Darrin Auito | March 27, 2013
Frolow v. Wilson Sporting Goods Co.
March 15, 2013
Panel: Newman, Clevenger and Moore. Opinion by Moore. Concurrences by Clevenger and Newman.
The CAFC specifically rejected the doctrine of “marking estoppel” – which precludes a party that marks its product with a patent number from asserting that the product is not covered by the patent. However, the CAFC held that patent marking evidence is “circumstantial” evidence of infringement that could be used to establish infringement or to raise an issue of material fact preventing summary judgment of non-infringement.
Frolow and Wilson Sporting Goods (“Wilson”) entered into a license agreement according to which Wilson would obtain a license to Frolow’s patent (RE 33,372, “the ‘372 patent”) and Wilson would pay Frolow a royalty for “tennis rackets which are covered by one or more unexpired or otherwise valid claims” of the ‘372 patent. Claim 20 of the ‘372 patent is representative of the claims in dispute and recites, inter alia, a tennis racket having various structural features, and additionally requires that the racket have a moment of inertia “greater than 80 ounce-inches squared” (emphasis added).
Frolow conducted an audit and concluded that Wilson was not paying royalties on 42 licensed articles. Frolow then filed suit alleging that Wilson breached the license agreement and infringed the ‘372 patent. During litigation, Wilson admitted that it marked 14 racket models with the ‘372 patent number.
Wilson moved for summary judgment of non-infringement. The trial judge granted Wilson’s motion in part, finding that 37 of the 42 rackets did not fall within the scope of the asserted claims, specifically because these models had a moment of inertia of 80 ounce-inches squared or less. In so doing, the trial judge (1) rejected Frolow’s argument that Wilson’s marking of 14 of these rackets raised a genuine issue of material fact and (2) declined to find that Wilson’s marking prevented it from challenging whether the 14 accused models were licensed articles (“marking estoppel”).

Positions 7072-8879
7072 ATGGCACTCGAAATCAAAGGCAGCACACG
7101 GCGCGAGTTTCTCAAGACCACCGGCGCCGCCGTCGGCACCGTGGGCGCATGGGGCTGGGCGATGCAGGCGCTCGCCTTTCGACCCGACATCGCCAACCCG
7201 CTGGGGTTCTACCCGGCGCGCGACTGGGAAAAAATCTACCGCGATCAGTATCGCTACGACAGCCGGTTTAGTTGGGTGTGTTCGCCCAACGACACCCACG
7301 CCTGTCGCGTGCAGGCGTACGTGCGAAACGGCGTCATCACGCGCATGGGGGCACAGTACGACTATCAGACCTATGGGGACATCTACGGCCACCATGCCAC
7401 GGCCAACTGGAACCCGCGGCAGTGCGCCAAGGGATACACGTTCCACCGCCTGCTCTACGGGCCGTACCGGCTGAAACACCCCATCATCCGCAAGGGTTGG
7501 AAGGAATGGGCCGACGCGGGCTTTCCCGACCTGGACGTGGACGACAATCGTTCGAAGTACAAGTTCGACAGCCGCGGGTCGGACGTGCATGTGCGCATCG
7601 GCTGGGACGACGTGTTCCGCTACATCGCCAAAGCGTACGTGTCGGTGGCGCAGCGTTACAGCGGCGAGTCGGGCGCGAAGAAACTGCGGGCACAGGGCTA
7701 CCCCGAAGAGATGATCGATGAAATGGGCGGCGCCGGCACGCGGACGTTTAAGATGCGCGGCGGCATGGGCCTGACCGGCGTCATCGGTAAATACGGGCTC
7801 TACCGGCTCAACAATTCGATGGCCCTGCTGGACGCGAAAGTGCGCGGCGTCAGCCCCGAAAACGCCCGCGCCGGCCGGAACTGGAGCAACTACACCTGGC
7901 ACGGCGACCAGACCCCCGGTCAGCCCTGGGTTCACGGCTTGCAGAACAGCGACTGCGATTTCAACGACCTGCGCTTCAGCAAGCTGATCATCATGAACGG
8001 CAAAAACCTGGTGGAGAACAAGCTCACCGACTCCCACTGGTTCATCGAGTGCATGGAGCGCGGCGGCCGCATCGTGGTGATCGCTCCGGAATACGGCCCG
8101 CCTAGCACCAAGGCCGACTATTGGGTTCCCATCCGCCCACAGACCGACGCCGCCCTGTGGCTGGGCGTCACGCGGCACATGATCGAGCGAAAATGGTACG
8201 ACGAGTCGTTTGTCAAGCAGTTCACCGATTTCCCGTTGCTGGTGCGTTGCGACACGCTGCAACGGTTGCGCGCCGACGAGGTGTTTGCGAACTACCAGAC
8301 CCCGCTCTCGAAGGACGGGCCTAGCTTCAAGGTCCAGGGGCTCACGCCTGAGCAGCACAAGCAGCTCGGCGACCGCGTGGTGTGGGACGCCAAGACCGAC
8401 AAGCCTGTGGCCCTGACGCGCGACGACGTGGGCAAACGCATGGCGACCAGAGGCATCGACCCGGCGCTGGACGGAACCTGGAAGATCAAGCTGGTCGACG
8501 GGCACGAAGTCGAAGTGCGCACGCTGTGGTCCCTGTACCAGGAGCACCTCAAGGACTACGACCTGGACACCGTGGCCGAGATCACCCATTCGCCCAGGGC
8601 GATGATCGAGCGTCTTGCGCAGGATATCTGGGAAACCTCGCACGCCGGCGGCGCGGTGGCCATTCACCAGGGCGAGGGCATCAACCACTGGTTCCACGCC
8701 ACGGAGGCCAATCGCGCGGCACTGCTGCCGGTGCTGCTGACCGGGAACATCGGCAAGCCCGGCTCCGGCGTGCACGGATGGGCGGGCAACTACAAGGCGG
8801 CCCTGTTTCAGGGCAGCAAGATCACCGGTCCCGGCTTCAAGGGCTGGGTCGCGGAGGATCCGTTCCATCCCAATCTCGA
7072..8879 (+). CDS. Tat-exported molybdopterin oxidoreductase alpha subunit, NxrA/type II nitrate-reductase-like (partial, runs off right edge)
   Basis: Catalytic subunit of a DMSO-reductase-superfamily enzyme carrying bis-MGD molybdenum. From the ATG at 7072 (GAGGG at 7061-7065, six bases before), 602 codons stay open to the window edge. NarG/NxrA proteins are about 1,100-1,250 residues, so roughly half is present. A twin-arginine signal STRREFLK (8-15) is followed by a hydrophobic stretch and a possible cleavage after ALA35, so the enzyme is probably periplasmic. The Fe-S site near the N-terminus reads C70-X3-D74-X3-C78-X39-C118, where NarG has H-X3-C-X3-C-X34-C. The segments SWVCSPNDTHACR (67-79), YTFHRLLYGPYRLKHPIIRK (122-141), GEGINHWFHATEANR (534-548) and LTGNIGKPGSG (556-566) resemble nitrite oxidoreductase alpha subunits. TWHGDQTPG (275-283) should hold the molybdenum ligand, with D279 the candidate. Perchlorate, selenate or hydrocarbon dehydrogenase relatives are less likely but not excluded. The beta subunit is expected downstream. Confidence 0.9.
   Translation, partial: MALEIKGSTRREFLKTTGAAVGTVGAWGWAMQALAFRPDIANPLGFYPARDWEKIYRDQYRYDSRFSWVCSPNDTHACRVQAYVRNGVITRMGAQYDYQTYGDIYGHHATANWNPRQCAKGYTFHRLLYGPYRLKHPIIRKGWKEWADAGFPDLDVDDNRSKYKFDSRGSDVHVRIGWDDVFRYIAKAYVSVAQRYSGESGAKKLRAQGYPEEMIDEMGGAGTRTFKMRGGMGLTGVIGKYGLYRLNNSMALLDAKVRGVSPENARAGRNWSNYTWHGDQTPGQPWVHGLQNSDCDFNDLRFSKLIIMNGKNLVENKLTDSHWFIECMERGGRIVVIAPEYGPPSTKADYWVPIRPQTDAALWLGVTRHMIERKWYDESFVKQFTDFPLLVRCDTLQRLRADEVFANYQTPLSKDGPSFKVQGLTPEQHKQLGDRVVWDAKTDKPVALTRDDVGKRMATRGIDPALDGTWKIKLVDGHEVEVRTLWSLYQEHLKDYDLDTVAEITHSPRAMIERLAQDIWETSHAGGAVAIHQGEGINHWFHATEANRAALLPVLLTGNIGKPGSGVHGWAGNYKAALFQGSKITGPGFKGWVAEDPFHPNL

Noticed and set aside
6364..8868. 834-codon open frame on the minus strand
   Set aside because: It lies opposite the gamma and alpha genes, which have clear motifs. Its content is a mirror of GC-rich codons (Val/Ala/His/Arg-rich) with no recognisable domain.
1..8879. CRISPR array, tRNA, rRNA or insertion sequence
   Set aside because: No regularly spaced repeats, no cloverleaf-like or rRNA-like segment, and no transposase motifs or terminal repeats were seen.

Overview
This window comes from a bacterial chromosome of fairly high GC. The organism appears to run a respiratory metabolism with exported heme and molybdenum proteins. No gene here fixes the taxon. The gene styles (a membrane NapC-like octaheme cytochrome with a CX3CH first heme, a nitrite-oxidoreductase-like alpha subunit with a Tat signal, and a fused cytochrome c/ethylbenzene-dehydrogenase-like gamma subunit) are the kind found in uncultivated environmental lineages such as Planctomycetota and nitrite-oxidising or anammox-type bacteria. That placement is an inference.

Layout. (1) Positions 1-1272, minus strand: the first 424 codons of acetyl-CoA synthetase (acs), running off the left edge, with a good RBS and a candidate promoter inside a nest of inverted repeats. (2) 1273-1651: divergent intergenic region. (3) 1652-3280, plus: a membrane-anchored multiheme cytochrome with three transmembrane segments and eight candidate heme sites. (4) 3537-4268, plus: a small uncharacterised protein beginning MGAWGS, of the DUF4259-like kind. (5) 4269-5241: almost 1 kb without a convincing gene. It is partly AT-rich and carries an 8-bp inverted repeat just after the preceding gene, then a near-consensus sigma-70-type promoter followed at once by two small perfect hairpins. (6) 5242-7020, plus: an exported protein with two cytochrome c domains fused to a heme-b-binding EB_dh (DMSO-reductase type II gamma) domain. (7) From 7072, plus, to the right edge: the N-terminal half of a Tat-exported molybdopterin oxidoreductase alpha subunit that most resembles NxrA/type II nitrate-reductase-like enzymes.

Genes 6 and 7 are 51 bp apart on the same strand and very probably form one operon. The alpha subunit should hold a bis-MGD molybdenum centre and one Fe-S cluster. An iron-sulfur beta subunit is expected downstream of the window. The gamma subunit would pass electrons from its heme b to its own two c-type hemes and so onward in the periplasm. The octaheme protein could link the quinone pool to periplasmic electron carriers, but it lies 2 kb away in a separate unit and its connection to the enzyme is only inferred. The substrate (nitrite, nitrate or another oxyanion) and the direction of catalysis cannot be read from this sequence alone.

After the final pretrial conference, Frolow alleged that 299 additional racket models were licensed articles. Wilson moved for summary judgment, contending that it was too late in the proceeding to add these rackets and that Frolow failed to provide any evidence of infringement. Frolow countered that Wilson had been paying royalties on the 299 racket models, to which Wilson contended that the payments were “inadvertent” and were “based on the mistaken belief” that the models fell within the ‘372 patent claims. The trial court granted summary judgment and dismissed the 299 racket models from the case.
Later, after trial involving the five remaining racket models, the trial judge determined that Frolow had failed to submit any testimony to prove infringement of these racket models.
The trial judge denied Frolow’s motion for a new trial, and Frolow appealed.
On appeal, the CAFC expressly declined to adopt the doctrine of “marking estoppel.” The CAFC’s decision was based partially on the language of the recently enacted AIA:
Congress enacted legislation, recently amended, which provides a remedy for false marking. False Marking Statute, 35 U.S.C. § 292. Marking estoppel cases explain that the rationale for the doctrine is to prevent harm to the public which might be caused by mismarking. See SmithKline, 859 F.2d at 890–91 (quoting Crane Co. v. Aeroquip Corp., 364 F. Supp. 547, 560 (N.D. Ill. 1973)). But Congress expressly addressed this exact harm and crafted a remedy which it determined was appropriate to remedy any harm to would-be competitors or innovators. See Leahy-Smith America Invents Act, Pub. L. No. 112-29, § 16(b)(2), 125 Stat. 284, 329 (2011) (amending 35 U.S.C. § 292(b)). Congress sought to protect the public from false marking by providing a remedy in the form of civil damages to persons “who ha[ve] suffered a competitive injury as a result of” improper patent marking. Id. If the mismarking was done “with the intent . . . of deceiving the public” or some similar specific intent, the statute provides for recovery under either the civil damages provision (by an injured competitor) or the penalty provision (by the United States). 35 U.S.C. § 292(a). Equity should not rush in where an adequate remedy at law exists. It would be inconsistent with this legislation to adopt a different and broader remedy for the same harm.